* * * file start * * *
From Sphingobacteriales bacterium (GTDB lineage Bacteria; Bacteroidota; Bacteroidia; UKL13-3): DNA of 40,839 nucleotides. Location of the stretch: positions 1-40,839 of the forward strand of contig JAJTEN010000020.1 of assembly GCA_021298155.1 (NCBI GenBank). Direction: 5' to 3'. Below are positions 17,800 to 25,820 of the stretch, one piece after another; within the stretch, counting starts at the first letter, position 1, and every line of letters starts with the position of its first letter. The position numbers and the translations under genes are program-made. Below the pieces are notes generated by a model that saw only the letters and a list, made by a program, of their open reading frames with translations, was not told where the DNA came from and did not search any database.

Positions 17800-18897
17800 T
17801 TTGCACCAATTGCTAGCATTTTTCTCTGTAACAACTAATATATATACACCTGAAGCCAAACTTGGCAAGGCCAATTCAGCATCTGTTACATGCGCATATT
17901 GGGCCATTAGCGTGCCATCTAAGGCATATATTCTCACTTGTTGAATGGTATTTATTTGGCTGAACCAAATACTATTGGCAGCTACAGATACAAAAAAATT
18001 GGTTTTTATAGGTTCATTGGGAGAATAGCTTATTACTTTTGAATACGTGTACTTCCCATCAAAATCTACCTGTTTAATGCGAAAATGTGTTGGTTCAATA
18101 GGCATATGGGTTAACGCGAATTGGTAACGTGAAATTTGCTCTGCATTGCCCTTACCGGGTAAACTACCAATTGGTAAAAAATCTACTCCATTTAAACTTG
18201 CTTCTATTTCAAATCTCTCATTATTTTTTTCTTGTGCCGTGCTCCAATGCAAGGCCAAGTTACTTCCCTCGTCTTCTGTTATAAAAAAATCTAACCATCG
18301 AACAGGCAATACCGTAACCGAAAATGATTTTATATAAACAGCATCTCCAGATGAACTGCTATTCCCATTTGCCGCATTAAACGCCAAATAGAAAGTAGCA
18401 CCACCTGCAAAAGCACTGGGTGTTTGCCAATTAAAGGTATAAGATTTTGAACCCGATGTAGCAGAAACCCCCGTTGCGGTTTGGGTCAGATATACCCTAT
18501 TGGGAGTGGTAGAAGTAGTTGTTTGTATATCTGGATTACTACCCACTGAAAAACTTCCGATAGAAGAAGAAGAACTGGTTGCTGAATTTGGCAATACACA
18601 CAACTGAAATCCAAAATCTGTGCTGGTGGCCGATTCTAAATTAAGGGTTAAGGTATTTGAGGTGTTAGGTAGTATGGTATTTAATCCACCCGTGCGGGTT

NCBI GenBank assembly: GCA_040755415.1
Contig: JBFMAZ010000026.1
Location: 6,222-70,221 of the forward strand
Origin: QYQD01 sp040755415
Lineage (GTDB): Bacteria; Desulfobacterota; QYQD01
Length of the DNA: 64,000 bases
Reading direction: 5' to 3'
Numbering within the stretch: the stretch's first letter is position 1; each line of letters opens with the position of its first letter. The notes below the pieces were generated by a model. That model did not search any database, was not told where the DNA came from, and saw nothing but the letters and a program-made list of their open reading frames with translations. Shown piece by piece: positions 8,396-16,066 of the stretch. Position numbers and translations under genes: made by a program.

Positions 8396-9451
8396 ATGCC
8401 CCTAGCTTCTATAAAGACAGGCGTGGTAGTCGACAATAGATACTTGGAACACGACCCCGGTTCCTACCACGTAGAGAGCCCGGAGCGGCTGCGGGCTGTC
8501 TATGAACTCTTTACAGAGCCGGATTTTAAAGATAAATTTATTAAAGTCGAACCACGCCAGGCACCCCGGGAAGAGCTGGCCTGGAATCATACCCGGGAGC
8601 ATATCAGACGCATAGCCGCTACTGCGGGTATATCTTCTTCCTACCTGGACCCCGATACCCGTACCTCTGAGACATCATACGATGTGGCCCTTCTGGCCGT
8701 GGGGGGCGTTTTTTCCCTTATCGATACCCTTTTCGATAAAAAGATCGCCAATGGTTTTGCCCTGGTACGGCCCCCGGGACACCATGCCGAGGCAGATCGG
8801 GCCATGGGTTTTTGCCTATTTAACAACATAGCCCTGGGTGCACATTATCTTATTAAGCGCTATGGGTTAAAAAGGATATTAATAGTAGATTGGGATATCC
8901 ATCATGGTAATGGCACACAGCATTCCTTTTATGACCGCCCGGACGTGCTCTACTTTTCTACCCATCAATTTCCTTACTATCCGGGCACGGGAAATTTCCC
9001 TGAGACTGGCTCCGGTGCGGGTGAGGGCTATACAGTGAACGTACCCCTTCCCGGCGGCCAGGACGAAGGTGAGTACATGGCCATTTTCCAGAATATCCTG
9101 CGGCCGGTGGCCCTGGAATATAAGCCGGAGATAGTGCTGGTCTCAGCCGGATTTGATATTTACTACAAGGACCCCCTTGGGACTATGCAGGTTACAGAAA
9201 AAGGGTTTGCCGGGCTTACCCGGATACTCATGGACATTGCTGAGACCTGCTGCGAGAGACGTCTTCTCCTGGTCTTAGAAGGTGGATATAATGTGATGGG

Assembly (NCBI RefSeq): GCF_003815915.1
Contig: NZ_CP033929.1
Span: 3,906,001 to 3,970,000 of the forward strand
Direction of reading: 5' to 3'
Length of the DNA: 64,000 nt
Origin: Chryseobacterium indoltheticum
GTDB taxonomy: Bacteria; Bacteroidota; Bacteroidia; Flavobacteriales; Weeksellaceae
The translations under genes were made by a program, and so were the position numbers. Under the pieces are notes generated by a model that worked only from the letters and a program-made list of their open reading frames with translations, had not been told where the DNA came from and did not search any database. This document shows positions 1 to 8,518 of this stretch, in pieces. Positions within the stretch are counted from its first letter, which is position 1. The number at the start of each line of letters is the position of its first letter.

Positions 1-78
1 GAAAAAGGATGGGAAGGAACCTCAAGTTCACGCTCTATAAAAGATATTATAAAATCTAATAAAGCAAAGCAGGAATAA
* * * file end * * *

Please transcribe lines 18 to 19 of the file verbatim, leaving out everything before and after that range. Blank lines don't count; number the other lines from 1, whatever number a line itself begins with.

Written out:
Length of the DNA: 64,000 bases
Reading direction: 5' to 3'